It is more than evident that the government’s initiative to provide free medicines to the rural poor who cannot afford the escalating costs of medications on the market has miserably failed to deliver the goods in Ukhrul district. A case in point is the complete failure of the Free Drug Counter opened at the Ukhrul District Hospital which is supposed to be the only one of such in the whole of the district.
Although the said counter has been opened for quite sometime now, the public is yet to reap any benefits out of it since the same does not stock or give out any prescription medicines for reasons best known to themselves. So much so that the openinig of this very counter has been rendered meaningless for the general public.
We know that that in every system of working/service, temporary or occasional lapses are bound to occur and cannot be totally ruled out. But what do we say when a service regularly fails to be of use? This seems to be the case with the counter in question. Little wonder then, that they invariably fail to provide even one out of 4/5 medicines on the prescription and the same prescribed by doctors of the District Hospital too. And with none bothering to go into the whys and wherefores, this manner of functioning has woefully become the done thing rather than the exception. As it is, walking up to the counter and showing prescription has proved to be a sheer waste of time for many a visitor. Instead, one has to buy all the medicines from the Chemist thereby incurring huge expenses even as free medicines provision is officially in place. In fact, if the so called Free Drug Counter was supposed to render any service to the public, the time is almost overdue.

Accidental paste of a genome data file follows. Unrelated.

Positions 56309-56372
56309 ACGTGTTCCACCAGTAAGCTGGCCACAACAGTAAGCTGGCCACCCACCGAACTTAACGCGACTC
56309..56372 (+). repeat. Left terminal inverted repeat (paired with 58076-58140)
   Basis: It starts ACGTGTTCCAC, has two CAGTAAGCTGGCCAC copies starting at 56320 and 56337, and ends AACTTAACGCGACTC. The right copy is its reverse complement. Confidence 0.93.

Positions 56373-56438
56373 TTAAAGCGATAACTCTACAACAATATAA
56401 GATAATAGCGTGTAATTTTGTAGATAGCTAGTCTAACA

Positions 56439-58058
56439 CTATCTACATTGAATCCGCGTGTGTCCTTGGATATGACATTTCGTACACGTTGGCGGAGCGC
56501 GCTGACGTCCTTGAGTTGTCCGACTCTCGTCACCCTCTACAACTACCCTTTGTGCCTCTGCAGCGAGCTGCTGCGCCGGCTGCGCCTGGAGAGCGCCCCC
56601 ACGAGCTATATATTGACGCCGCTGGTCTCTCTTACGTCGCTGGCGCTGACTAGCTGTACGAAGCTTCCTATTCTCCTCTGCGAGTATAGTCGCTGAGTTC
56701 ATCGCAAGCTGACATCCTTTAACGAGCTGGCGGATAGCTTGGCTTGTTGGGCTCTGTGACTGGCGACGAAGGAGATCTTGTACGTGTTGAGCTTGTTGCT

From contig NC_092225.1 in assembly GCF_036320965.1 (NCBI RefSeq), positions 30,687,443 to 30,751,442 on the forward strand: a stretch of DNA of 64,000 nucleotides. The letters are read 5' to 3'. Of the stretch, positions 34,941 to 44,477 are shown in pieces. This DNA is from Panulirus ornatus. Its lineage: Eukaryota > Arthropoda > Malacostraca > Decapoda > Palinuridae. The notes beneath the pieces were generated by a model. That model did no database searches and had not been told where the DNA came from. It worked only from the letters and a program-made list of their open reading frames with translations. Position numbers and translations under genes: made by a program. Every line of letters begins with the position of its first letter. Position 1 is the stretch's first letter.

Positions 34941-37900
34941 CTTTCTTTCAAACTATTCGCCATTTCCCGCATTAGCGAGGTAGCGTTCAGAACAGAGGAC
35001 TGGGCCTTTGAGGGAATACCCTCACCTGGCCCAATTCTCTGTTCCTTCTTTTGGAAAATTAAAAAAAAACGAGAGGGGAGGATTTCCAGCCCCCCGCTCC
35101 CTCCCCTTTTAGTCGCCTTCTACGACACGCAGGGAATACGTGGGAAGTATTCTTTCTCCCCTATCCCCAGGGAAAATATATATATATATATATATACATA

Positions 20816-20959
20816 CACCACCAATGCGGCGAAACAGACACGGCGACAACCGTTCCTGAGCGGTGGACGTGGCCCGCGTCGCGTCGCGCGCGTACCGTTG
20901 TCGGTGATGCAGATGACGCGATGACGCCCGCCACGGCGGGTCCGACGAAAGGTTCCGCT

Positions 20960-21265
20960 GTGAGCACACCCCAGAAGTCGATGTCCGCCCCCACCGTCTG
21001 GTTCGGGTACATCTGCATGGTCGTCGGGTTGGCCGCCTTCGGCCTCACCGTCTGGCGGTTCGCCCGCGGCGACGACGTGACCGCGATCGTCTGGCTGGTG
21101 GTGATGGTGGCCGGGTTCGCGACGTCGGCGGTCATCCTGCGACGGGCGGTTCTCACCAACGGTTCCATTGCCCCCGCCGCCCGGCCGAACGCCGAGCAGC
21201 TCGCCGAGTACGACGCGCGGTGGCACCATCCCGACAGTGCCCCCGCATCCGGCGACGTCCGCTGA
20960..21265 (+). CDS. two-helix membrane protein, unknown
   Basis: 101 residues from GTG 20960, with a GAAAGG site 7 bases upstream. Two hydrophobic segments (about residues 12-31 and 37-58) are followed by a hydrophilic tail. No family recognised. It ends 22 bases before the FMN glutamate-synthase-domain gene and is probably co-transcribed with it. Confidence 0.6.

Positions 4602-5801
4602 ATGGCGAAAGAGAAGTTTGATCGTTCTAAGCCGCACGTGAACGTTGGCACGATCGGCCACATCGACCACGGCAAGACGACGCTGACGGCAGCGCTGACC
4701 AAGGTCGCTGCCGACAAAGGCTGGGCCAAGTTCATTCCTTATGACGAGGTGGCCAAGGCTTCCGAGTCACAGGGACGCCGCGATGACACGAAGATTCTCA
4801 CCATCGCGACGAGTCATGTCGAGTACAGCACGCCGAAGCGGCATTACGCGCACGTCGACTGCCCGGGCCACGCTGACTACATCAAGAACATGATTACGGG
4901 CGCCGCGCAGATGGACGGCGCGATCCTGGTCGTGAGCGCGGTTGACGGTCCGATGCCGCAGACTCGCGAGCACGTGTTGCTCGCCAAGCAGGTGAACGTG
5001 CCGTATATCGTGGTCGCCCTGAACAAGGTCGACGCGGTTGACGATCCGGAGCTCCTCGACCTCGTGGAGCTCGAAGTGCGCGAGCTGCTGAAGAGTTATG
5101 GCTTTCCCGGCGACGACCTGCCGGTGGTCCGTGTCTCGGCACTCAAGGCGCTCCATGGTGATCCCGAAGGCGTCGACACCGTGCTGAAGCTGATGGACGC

On the other hand, if rumours are to be believed, then there is no shortage of medicines (read available under the counter) for some people who are well connected with members of staff and that too without the necessary prescription. Considering this sorry state of affairs, isn’t it time the public sit up and raise questions as to whether the provision of free drugs is for the needy common man or for the previledged few only? Or is the Free Drug Counter only for namesake?
All in all, it is a sad reflection on the overall functioning/administration of the Ukhrul District Hospital which has been in the news for the wrong reasons all these years. On their part, the authorities would do well to get their acts together and geared towards streamlining the service of free medicines provision through the Free Drug Counter among many other things. This will go a long way in improving to some extend the strained image of the hospital as well.
Rehoboam Lester Makang,